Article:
Consensus Builds on High-Dose Vitamin D for Breast Cancer Prevention–Despite IOM Report

cholecalciferol_2NEW YORK ⎯ The role of vitamin D in cancer care was the subject of considerable attention at the recent Society for Integrative Oncology 7th annual assembly. Researchers and clinicians gathered at the meeting seemed to be moving toward a consensus that high-dose vitamin D supplementation has potential to markedly reduce risk of primary breast cancer as well as breast cancer recurrence, with minimal risk of toxicity.

Data presented at the meeting–held just two weeks before the Institute of Medicine’s Nov. 30 consensus statement dismissing the potential of vitamin D beyond bone health—indicate that women with serum levels under 20 ng/ml are at significantly increased risk of breast cancer, that raising levels to 50 ng/ml mitigates that risk, and that oral doses upwards of 10,000 IU/day are safe for women at risk of breast cancer.

While there are still many unanswered questions about the role of vitamin D in cancer prevention and treatment, speakers at the conference were largely in agreement that the standard Recommended Daily Allowance of 400 IU/day is grossly inadequate and has little scientific basis. The Institute of Medicine’s new recommendation of 600 IU for adults—including post-menopausal women won’t likely change anything.   

A 40% Risk Reduction

Some of the strongest recent data comes from the Long Island Breast Cancer Study Project, which involved 1,026 women with breast cancer diagnosed between 1996 and 1997 compared with 1,075 matched controls. Vitamin D deficiency, defined as a serum level under 20 ng/ml, was common in both groups, but more prevalent among the women with cancer, reported Katherine Crew, MD, an epidemiologist at Columbia University College of Physicians & Surgeons, and lead investigator on the study.

Thirty-three percent of the cancer cohort was frankly deficient versus 28% of the cancer-free controls.

But the real message is in the analysis of odds ratios. The women who had blood levels of 40 ng/ml or greater had 40% lower odds of breast cancer versus those with serum levels of 20 ng/ml or lower. There was even a small 16% odds reduction among the women with serum levels of 20-29 ng/ml, which is low but not technically deficient. Dr. Crew noted that the data were adjusted for age, race, parity, family history of breast cancer, and other key variables (Crew KD, et al. Cancer Prev Res. 2009; 2(6): 598-604)

“Higher levels of 25-hydroxy-vitamin D confer lower risk of breast cancer. This was consistent for both estrogen receptor-positive (ER+) and negative (ER-) breast cancer, which is important because we really don’t have effective chemotherapy for ER- breast cancer,” Dr. Crew told attendees.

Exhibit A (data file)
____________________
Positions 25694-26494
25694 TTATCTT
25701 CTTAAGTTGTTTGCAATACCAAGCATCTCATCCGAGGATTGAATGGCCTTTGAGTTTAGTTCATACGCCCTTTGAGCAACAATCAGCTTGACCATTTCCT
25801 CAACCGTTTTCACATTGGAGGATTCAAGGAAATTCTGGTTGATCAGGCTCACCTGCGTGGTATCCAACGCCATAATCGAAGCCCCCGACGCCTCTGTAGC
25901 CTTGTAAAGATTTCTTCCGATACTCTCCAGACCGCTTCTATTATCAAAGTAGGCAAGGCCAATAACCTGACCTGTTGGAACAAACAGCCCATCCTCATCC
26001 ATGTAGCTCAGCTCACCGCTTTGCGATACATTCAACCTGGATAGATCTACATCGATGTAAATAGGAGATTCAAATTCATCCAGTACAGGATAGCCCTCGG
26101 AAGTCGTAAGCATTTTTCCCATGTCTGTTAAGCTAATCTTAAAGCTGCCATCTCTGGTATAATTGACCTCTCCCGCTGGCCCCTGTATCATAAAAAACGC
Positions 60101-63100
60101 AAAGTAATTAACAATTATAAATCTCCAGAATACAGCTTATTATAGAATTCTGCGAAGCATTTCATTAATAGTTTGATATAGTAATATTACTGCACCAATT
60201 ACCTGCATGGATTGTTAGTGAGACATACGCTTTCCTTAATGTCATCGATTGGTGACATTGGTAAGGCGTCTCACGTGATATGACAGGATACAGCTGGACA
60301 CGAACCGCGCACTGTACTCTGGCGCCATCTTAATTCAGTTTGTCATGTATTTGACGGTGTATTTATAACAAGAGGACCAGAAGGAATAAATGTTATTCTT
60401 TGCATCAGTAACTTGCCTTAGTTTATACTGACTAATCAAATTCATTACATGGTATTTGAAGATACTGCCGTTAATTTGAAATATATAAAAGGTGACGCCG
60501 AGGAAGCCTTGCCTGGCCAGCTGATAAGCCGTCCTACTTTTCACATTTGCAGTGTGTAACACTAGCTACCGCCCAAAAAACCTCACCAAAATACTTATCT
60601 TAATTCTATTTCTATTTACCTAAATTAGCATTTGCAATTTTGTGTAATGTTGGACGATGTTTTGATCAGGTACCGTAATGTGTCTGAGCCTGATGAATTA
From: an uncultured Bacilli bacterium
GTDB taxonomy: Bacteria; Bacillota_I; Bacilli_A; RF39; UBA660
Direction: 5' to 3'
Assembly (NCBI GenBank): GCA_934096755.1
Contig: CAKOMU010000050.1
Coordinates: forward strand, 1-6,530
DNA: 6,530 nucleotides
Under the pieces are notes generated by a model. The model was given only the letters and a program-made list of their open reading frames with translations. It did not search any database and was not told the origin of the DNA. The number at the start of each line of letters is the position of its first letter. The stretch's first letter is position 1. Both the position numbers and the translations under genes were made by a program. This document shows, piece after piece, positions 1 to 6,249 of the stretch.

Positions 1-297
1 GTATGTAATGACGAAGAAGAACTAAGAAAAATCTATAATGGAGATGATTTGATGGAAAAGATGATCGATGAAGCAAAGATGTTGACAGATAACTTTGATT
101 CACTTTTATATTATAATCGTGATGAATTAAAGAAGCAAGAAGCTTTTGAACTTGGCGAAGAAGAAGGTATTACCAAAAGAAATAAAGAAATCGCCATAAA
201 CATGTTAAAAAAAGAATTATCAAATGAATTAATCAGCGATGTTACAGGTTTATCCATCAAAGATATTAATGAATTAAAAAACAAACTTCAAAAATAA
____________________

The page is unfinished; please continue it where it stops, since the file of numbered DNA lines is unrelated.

The study turned up several other interesting findings, including the fact that vitamin D deficiency correlates with obesity, which also increases cancer risk. The researchers found deficiencies in 36% of the women with body mass indices over 30, but only 23% of those with BMI’s under 25. The explanation is not yet clear, but Dr. Crew suggested that there may be a fat sequestration effect wherein vitamin D is being stored in adipose tissue, thus lowering serum levels in the obese women.

Sense in Supplementation

The Long Island data are compelling, but Dr. Crew urged caution in drawing definitive conclusions. “These are observational findings based on one measurement of serum vitamin D status; we don’t know from this study if raising the vitamin D level would lower breast cancer risk, and even if it does, we don’t know the best and safest method for doing this.”

Other studies, however, are pointing the way toward clear risk reduction strategies.

For example, the Women’s Health Initiative’s 2007 report, while showing no significant risk reduction from vitamin D at the standard 400 IU/d dose, did show a 20% reduction in breast cancer incidence among the women who reported taking additional vitamin D, on their own, beyond the “official” 400 IU dose. The biggest incidence reduction was for ER- cancers. Dr. Crew said the findings are definitely significant though they have been largely overlooked.

Also in 2007, Lappe and colleagues published a study of 1,179 post-menopausal women showing that those taking 1,100 IU/d of vitamin D plus calcium (1,500 mg/d) had far lower incidence of breast cancer versus those taking placebos (2% versus 6.8%). A third subgroup, taking calcium alone, also had fewer breast cancers but the incidence reduction was not as great (3.6% versus 6.8%) (Lappe et al. Am J Clin Nutr. 2007; 85(6):1586-91).

Looking at the best available data, it seems that breast cancer odds ratios begin to drop significantly as serum vitamin D levels get over 50 ng/ml. According to Garland and colleagues, you see a 50% risk reduction right around a serum level of 52 ng/ml (Garland et al. J Steroid Biochem Mol Biol. 2007; 103(3-5): 708-11). Progressive, nutrition-oriented oncologists agree that 40-60 ng/ml is the target range.

How Much?

So, how much vitamin D does a woman have to take to get up to the cancer-prevention range? At least 3,000-4,000 units per day, depending on the extent of the deficiency. This is almost an order of magnitude higher than the Institute of Medicine’s new RDA of 600 IU, but within range of the new Upper Limit.

What about toxicity? The most worrisome potential adverse effects of excessive vitamin D would be hypercalcemia, bone demineralization, nephrocalcinosis, and cardiac arrhythmias. However, these problems don’t really arise until serum levels get above 150 ng/ml, said Dr. Crew. Someone would have to take a lot of vitamin D over a long period to get the blood level up in that range.